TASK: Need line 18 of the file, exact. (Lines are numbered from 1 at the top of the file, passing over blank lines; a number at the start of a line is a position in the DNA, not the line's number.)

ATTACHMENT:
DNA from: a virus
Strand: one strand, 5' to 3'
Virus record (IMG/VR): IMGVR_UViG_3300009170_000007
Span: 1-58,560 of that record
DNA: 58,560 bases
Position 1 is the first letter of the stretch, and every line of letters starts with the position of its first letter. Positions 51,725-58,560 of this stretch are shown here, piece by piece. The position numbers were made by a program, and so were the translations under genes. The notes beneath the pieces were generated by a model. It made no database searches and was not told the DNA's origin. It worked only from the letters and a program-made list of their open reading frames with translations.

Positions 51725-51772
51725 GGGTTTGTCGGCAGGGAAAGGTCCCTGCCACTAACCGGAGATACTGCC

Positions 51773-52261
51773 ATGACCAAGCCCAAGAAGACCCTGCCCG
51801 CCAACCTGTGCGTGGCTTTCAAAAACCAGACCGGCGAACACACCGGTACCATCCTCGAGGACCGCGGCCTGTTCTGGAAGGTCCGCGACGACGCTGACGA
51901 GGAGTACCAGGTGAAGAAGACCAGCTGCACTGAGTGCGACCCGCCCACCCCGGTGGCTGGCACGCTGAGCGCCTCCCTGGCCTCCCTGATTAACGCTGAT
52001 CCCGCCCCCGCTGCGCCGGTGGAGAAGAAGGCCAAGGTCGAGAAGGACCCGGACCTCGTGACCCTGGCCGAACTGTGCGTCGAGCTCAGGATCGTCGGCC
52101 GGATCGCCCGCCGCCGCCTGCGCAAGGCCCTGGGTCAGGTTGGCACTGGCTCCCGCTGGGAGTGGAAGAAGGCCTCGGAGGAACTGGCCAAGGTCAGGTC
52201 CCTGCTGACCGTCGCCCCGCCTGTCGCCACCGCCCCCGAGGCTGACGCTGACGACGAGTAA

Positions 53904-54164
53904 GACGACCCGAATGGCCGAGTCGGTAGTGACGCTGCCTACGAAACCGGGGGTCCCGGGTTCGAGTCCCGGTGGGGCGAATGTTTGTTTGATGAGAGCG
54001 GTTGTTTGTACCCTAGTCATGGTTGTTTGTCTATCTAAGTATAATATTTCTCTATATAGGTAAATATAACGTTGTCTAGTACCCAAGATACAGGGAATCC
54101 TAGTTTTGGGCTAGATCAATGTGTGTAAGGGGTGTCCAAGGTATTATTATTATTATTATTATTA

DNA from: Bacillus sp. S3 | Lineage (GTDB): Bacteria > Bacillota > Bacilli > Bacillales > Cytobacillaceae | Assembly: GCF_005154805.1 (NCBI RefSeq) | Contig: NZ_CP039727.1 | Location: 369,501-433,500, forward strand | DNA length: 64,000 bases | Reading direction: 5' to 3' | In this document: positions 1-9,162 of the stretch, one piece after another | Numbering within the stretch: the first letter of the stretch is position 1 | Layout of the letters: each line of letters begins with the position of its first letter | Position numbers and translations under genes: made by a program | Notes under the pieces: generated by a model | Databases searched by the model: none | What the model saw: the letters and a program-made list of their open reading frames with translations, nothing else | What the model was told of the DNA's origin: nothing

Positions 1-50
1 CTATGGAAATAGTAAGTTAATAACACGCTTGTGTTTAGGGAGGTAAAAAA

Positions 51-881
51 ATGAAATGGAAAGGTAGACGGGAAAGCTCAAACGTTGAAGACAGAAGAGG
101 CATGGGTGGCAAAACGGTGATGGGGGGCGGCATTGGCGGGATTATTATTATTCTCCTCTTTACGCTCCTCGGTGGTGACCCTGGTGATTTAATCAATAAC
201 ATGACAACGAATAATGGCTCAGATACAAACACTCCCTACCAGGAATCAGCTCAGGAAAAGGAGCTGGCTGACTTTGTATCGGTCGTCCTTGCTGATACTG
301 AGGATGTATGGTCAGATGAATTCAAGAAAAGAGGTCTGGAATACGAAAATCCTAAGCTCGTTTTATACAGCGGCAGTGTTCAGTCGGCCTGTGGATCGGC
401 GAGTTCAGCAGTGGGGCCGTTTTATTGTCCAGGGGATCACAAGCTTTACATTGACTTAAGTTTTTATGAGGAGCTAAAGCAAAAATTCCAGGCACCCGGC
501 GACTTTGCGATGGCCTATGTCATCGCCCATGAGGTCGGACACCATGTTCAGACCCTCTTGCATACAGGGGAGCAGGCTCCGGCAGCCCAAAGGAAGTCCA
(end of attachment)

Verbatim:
54001 GTTGTTTGTACCCTAGTCATGGTTGTTTGTCTATCTAAGTATAATATTTCTCTATATAGGTAAATATAACGTTGTCTAGTACCCAAGATACAGGGAATCC